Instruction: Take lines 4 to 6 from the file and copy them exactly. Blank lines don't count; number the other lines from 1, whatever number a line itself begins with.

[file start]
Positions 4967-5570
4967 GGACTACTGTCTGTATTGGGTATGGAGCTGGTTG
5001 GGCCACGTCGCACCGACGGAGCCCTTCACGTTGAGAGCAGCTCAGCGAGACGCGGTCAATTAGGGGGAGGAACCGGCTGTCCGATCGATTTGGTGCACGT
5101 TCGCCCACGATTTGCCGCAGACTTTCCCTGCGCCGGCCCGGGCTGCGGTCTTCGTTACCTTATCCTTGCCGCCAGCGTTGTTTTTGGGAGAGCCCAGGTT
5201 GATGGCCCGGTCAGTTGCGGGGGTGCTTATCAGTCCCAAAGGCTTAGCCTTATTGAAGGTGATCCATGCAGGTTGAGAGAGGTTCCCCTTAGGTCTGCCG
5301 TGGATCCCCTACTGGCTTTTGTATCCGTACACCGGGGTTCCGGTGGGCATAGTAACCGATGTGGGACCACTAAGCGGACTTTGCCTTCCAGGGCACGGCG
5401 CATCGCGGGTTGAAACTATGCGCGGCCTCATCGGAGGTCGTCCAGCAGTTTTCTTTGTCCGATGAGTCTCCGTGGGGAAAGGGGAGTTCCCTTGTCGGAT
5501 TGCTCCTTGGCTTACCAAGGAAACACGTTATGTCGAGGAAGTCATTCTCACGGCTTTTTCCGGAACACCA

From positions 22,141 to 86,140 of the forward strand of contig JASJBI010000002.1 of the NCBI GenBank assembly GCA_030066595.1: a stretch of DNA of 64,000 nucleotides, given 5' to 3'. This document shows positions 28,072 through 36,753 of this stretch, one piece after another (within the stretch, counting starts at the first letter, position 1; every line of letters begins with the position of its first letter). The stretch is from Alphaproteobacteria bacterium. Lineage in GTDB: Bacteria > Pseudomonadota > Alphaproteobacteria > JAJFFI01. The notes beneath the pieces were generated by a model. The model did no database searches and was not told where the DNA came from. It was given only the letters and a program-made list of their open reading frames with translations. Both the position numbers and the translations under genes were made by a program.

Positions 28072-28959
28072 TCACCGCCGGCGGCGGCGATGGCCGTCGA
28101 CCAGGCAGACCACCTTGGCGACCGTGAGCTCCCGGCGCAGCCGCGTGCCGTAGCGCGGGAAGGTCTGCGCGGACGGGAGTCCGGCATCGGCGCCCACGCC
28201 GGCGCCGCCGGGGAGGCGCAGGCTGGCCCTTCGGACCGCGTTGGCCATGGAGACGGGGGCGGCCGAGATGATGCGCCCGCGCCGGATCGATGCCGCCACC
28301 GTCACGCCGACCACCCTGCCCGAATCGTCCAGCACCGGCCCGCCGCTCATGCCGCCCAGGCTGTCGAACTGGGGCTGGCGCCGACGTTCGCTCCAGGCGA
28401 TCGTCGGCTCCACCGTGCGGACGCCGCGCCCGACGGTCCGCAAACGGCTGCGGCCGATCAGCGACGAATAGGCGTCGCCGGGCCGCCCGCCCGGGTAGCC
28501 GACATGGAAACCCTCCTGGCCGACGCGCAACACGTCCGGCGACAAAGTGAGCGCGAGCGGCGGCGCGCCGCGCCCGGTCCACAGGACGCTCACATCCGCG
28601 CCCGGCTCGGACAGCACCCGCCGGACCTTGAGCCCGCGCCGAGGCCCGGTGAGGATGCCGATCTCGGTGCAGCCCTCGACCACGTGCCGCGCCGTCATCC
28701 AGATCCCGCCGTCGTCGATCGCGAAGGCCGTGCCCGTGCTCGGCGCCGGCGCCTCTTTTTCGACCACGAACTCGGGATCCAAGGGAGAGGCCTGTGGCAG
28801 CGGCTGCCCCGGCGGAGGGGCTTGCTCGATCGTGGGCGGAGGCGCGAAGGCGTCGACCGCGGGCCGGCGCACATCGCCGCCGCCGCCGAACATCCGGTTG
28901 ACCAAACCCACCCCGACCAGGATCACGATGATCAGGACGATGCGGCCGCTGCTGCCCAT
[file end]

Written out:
5101 TCGCCCACGATTTGCCGCAGACTTTCCCTGCGCCGGCCCGGGCTGCGGTCTTCGTTACCTTATCCTTGCCGCCAGCGTTGTTTTTGGGAGAGCCCAGGTT
5201 GATGGCCCGGTCAGTTGCGGGGGTGCTTATCAGTCCCAAAGGCTTAGCCTTATTGAAGGTGATCCATGCAGGTTGAGAGAGGTTCCCCTTAGGTCTGCCG
5301 TGGATCCCCTACTGGCTTTTGTATCCGTACACCGGGGTTCCGGTGGGCATAGTAACCGATGTGGGACCACTAAGCGGACTTTGCCTTCCAGGGCACGGCG